I am not going to roll out the generic “Benzema sacrificed for Ronaldo” line, as I do not feel it is nuanced enough to describe Benzema as a player and what made him so important for those Real Madrid teams. Benzema is a very well-rounded forward, able to use pace to get in behind defenses and use strength to hold the ball up and act as a target man. Possibly his best strength lies in his positional sense and passing ability, which saw him mostly deployed as a center forward or “false nine”. In this role, he is able to do everything I said above, but also be tasked with dropping into space between the lines to receive the ball and pass, as well as make movements and runs that move around and draw the attention of the defenders, often opening up space for his teammates to occupy or run into. It is similar to the role that Roberto Firmino plays for this current Liverpool team. Firmino has the ability to drop into space or play as a traditional number nine, and his ability to make dummy runs and occupy the center backs opens up the space for Sadio Mané and Mohamed Salah to get into good goalscoring positions and make dangerous attacking runs. This similar idea is applied here. This role, and his traits that perfectly fit the role, has allowed Benzema to turn provider on several occasions, often being Real Madrid’s leading assister and why he has so many career assists for a striker, and to make the runs or take up the positions that opens up space for Ronaldo and Bale to attack. This, many times, happened between him and Ronaldo, where he was able to hold the ball up slightly or make a dummy run toward the left that moved the center back or fullback wider, opening up space for Ronaldo to cut inside. He also had the ability to make runs wide and make plays from a wide area, which allowed Ronaldo to swap places with him and move into the 18-yard box, able to take advantage of his physical skills to score off of crosses or other center forward-like goals. This is where the “sacrificing for Ronaldo” narrative comes from, but it really does not give Benzema enough credit. Simply saying he is sacrificing implies it is something any striker could do instead of it being a use of Benzema’s skill set and high football intelligence that actively makes those Real Madrid teams better. His understanding of space and ability to make the runs or play the passes that gets his teammates in great goalscoring positions is a very unique skill that very few forwards possess at this level, and his ability to combine that with a very good end product is what makes him such an incredible player. He has done significant work as a player to bind that attack together and make them the cohesive unit that they were at their peak. Had Real Madrid decided to sell him, those traits would be gone, and they would not have been as fluid of an attacking unit. There are very few players that Real Madrid could have brought in to truly replace Benzema in that team, as there are not many that bring the specific skills and traits that allowed him to glue that attack together. It is Benzema’s well-roundedness as a forward that makes him such an elite player and so important to that team.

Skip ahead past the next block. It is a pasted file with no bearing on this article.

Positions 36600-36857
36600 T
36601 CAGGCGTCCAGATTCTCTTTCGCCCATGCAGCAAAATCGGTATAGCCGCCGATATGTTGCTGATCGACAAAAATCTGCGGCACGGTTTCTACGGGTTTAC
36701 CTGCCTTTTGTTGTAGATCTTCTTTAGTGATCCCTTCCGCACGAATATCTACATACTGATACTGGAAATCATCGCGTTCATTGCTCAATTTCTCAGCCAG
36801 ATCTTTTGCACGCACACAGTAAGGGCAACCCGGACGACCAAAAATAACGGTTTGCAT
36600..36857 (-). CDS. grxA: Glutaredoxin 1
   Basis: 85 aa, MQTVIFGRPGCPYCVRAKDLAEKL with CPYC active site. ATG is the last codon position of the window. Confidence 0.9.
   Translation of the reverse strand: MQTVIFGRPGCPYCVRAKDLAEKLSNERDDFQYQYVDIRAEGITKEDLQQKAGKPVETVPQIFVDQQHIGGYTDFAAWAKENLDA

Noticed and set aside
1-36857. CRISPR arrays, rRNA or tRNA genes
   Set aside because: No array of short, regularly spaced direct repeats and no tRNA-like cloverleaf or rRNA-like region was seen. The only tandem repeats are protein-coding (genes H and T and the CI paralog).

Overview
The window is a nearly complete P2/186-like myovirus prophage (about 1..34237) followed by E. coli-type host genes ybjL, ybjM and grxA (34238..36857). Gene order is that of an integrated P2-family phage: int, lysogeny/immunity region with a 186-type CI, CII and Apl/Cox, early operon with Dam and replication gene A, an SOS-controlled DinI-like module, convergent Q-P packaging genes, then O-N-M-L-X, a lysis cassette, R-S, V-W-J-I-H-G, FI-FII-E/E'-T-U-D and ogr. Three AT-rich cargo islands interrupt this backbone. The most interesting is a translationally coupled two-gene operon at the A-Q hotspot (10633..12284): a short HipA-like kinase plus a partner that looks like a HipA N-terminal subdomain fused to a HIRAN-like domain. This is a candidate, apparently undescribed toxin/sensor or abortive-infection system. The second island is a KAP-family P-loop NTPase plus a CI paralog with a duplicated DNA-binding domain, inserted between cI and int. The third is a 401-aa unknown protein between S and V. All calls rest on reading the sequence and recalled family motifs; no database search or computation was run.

Also, let’s not pretend that he was simply there to run around and allow Ronaldo to score. He has had some statistically impactful seasons in that “BBC” trio. Bar two seasons, he has scored 20-plus goals in all competitions as part of that front three, as well as adding a minimum of five assists onto that total. He reached double digit assists in the league three times and never had less than eight assists in all competitions since Bale’s arrival, amassing 16 and 15 in all competitions in Bale’s first two seasons in Madrid. People talk about his five league goals in 2017/18, which seemingly indicates a poor season for a striker, but people do not talk about that he had double digit assists, being Real Madrid’s leading provider that season, and he had five more Champions League goals in nine games on the way to Los Blancos being crowned European Champions again. His worst season as a member of the “BBC” was still a fairly good season. And let’s not forget those milestones I mentioned at the beginning of the piece. He is Real Madrid’s fifth-highest ever goalscorer, leading assister, and one of only four Madridista players to have at least eight 20-plus goal seasons in the famous white shirt. He seemingly remained the butt of the joke until recently despite constantly and continuing to be one of Real Madrid’s most important players in every sense.